A different paradigm, Polarity Management skills are a helpful complement to your problem-solving skills.  You have been managing polarities all your life, some with more success than others.  This book will enhance your ability to manage polarities, for those situations that call for it by offering a model and a set of principles as an alternative to problem solving.

Polarities to manage are sets of opposites that can’t function well independently.  Because the two sides of a polarity are interdependent, you cannot choose one as a “solution” and neglect the other. The objective of the Polarity Management perspective is to get the best of both opposites while avoiding the limits of each.

For example, we constantly send managers off to “charm school” because they are too rigid (problem), and we want them to be more flexible (solution).  The reason why managers often resist such training is that there is something they value about what is being called “rigid”.  They value clarity.  Furthermore, there is something they are afraid of in this push toward “flexibility.”  They are afraid of “ambiguity”.  Those who resist know that flexibility alone is not a solution.  A leader needs to be clear and flexible.  This is a polarity to manage, not a problem to solve.  The issues become “How do you bring adequate clarity to a situation without being rigid?” and “How do you bring adequate flexibility to the same situation without being ambiguous?”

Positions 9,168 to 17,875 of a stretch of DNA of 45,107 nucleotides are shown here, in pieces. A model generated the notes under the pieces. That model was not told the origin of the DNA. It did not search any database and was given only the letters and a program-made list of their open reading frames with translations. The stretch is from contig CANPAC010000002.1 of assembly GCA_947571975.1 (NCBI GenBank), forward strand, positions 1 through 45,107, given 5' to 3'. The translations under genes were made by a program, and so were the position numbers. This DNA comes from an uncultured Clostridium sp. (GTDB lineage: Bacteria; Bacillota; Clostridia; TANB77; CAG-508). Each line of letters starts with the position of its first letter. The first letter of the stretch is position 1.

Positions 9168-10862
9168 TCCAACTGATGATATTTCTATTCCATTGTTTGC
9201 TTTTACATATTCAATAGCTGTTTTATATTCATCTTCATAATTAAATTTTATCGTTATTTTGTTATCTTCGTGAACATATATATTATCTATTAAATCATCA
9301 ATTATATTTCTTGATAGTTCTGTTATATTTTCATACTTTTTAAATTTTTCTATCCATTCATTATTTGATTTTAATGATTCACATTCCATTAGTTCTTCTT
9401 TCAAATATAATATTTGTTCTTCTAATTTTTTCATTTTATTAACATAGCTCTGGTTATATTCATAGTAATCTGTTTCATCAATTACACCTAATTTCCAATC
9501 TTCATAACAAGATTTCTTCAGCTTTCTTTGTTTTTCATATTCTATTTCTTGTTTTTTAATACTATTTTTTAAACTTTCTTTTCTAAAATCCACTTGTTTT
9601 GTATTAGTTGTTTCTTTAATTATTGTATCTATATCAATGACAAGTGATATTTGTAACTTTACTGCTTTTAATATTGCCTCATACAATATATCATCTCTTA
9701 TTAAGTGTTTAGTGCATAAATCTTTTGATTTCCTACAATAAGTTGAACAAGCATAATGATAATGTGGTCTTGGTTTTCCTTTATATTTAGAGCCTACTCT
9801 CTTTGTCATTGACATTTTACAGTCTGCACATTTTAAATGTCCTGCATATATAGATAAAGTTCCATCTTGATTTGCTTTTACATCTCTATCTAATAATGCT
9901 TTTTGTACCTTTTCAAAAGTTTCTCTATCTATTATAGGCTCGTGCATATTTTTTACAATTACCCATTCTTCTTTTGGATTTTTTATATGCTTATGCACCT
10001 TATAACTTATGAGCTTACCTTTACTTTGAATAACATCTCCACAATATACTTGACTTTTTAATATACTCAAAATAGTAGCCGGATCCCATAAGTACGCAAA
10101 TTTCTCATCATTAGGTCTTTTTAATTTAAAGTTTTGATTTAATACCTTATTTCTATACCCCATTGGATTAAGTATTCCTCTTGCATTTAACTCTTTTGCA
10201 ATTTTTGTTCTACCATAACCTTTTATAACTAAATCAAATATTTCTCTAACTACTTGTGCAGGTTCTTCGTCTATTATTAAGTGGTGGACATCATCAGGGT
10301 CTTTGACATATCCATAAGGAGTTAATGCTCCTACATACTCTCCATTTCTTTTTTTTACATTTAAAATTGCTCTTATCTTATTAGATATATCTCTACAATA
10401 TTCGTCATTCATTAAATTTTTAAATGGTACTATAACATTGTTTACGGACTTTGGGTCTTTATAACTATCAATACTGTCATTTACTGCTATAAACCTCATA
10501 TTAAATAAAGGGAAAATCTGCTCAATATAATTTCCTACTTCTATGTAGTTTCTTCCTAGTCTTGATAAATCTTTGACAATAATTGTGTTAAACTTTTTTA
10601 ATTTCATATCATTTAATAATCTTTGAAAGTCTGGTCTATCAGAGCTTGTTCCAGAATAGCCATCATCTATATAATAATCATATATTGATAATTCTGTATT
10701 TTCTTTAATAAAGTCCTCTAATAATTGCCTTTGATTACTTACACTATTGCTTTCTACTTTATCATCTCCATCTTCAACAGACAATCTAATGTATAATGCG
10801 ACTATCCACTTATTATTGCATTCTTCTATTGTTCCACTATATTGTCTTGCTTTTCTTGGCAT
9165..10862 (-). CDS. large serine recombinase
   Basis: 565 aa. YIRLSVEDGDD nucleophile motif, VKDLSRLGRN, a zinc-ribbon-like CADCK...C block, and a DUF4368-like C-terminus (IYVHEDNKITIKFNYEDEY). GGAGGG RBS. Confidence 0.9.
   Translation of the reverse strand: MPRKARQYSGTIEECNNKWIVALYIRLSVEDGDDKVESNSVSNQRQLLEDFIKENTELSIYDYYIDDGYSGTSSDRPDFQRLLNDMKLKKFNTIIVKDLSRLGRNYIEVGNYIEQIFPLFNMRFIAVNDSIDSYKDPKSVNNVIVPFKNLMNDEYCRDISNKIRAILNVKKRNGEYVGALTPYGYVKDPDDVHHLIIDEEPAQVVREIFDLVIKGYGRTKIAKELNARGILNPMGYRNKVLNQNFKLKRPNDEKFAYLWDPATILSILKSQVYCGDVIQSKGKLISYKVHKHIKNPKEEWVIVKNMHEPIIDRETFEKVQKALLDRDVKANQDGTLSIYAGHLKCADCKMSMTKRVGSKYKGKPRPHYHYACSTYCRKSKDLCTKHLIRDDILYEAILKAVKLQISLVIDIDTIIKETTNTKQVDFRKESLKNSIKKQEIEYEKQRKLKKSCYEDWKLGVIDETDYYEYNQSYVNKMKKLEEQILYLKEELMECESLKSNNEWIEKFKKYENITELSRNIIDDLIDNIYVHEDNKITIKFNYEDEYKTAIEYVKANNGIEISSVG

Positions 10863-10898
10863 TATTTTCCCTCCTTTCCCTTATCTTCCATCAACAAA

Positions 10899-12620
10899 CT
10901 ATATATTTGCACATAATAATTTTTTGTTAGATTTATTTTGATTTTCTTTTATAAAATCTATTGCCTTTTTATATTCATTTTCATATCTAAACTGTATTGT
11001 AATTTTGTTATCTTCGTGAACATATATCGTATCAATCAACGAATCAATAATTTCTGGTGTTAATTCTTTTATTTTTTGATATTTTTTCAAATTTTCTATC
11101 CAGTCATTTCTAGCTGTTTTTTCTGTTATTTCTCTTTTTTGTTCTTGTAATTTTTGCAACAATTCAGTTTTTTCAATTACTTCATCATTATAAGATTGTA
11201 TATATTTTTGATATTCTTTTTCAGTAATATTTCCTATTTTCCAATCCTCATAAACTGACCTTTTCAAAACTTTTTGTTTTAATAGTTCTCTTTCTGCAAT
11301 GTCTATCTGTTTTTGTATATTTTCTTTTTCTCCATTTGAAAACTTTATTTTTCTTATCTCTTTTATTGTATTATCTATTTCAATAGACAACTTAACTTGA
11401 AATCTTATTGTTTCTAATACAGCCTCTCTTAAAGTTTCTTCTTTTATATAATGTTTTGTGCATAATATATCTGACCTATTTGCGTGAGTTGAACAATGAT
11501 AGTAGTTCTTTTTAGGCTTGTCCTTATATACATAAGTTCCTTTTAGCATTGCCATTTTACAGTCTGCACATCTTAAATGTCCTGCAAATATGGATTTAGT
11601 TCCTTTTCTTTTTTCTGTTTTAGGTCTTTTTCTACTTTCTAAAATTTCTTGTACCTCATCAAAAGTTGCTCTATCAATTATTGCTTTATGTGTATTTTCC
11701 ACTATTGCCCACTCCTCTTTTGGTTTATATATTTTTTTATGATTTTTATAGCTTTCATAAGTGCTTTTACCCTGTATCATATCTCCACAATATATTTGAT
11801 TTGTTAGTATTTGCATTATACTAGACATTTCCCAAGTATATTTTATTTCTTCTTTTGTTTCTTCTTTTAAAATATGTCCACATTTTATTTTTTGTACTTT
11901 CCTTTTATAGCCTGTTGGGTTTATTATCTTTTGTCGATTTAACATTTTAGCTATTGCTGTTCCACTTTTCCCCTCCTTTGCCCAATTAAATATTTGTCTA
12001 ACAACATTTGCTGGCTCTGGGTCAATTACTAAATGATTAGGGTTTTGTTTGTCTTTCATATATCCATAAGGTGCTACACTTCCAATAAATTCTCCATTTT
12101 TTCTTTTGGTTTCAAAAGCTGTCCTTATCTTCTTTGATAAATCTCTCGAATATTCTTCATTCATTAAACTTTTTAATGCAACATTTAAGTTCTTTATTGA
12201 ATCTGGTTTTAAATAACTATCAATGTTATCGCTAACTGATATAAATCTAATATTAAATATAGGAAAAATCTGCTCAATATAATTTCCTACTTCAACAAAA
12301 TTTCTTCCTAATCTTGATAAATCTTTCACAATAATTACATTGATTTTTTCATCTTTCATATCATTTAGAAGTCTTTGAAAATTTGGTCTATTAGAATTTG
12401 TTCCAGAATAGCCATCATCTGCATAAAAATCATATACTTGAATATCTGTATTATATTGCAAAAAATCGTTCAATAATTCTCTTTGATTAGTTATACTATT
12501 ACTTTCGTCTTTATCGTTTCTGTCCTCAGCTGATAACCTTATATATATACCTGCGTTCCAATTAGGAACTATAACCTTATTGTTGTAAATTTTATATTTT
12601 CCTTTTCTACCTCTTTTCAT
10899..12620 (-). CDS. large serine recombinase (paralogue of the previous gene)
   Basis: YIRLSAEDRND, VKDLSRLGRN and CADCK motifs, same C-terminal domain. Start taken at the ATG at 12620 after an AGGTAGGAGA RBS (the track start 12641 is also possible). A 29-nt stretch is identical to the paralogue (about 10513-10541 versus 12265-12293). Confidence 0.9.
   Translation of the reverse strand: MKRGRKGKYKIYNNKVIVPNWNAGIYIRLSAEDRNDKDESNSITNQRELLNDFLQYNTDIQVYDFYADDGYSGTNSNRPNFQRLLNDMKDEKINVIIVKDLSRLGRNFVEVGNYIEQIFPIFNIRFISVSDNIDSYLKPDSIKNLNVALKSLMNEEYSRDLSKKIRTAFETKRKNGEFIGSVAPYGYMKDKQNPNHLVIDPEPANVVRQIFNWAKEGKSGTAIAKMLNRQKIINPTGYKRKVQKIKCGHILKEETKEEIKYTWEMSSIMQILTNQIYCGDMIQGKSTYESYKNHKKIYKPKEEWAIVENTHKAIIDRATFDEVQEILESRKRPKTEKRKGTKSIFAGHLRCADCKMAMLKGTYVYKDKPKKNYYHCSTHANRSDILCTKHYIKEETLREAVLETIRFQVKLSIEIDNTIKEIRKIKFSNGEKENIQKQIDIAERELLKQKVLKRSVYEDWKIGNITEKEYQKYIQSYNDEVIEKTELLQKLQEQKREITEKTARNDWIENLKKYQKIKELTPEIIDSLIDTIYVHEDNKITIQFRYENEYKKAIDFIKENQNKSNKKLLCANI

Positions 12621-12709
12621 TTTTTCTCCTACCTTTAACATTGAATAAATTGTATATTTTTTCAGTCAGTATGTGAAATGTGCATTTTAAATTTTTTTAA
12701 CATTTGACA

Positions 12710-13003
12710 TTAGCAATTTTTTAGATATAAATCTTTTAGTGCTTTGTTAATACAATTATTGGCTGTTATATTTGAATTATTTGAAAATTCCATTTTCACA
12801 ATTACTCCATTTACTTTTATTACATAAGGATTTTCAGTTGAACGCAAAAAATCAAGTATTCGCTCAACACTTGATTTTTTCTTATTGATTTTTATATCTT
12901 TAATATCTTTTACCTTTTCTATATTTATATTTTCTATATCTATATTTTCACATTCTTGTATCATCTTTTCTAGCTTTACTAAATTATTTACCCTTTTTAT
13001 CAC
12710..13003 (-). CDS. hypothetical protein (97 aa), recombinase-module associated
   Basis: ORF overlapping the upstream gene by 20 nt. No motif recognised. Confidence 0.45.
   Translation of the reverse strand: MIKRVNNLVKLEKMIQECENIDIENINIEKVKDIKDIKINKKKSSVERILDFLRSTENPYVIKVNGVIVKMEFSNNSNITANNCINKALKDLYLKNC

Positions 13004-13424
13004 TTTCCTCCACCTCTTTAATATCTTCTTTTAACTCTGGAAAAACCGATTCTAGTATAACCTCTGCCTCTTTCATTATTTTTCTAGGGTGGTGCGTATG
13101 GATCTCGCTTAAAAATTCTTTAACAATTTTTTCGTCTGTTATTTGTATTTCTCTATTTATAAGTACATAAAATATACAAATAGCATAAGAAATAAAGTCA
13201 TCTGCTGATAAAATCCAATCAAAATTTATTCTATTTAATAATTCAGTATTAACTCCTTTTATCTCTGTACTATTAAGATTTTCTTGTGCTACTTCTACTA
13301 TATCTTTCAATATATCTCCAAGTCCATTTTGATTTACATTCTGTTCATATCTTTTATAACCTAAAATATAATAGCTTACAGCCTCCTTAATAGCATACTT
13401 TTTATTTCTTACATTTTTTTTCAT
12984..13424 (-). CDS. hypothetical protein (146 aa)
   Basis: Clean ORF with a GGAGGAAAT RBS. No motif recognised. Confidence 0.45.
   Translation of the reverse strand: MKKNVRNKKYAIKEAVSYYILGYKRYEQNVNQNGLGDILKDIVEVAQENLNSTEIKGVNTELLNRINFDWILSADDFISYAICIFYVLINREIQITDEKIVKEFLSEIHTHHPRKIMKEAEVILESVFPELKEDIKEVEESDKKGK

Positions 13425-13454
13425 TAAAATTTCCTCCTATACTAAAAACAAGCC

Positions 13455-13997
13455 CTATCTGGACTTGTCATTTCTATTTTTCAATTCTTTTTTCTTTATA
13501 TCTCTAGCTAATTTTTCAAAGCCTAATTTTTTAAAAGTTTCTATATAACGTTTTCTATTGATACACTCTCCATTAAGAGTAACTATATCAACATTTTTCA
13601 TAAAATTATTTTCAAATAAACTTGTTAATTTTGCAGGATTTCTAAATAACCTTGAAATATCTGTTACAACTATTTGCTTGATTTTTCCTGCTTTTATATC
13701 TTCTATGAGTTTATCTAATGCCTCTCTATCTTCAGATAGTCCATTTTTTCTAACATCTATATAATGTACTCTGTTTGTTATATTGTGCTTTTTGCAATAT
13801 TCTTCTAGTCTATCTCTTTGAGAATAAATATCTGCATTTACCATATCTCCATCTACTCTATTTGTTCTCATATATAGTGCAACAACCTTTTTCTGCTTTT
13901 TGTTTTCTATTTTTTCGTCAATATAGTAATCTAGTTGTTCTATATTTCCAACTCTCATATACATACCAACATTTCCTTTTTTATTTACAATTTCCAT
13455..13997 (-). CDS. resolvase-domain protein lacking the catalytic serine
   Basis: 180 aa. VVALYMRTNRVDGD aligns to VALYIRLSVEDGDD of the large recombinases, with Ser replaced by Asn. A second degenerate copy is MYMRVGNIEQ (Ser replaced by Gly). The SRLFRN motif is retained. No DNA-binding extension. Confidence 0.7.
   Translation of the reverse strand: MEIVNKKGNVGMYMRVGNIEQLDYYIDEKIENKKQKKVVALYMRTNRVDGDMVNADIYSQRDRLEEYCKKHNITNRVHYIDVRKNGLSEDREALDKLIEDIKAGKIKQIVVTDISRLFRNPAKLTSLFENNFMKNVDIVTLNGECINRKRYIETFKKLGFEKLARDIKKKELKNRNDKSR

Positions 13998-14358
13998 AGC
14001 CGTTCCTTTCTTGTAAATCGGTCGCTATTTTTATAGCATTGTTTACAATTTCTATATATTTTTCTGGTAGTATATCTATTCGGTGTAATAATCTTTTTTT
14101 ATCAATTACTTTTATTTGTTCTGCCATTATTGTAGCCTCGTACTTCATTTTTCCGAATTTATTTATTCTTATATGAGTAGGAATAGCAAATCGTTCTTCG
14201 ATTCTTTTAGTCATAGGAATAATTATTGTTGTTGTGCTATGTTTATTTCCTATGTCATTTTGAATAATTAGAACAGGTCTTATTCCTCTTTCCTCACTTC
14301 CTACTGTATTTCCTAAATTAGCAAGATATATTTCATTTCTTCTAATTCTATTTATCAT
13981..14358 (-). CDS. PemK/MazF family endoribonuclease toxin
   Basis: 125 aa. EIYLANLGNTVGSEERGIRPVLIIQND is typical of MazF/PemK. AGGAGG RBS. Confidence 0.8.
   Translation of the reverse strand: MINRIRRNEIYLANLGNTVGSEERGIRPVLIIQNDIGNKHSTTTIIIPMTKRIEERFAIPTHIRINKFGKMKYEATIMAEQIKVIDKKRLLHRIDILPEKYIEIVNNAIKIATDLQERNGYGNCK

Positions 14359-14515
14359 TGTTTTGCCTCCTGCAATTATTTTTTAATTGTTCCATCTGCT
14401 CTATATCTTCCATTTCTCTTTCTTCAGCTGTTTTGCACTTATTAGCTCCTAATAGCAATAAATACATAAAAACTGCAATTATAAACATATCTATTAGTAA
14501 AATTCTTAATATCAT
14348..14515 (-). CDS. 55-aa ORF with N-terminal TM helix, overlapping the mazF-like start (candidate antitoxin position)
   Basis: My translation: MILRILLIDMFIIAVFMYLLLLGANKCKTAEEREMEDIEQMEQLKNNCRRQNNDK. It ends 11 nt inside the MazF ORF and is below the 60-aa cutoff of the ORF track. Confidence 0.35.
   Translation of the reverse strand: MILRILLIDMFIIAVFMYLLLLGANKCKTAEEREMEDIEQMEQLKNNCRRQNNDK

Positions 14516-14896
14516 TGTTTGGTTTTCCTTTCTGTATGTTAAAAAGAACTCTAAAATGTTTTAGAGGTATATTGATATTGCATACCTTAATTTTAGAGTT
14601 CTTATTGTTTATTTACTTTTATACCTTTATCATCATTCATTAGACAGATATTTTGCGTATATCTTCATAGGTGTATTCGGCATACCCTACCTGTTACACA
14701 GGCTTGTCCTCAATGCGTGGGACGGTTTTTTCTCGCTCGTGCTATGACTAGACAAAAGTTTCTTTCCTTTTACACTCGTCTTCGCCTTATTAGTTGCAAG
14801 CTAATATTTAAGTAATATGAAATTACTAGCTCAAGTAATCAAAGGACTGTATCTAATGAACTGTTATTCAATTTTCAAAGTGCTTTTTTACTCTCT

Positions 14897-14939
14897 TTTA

This becomes relevant only after letting go of the problem-solving paradigm where the problem is a rigid manager and the solution is to get the manager to become more flexible.  The Polarity Management perspective involves seeing a more complete picture of the situation and respecting the wisdom of those who are resisting our “solutions.”

Polarity Management Skills Will Make You a More Effective Leader

Polarity Management skills will make you a more effective leader and manager by:

  1. Increasing your ability to distinguish between problems you can solve and those you cannot; and
  2. Increasing your ability to manage those unsolvable problems that I call workplace dilemmas or polarities

You will be more effective for the following reasons: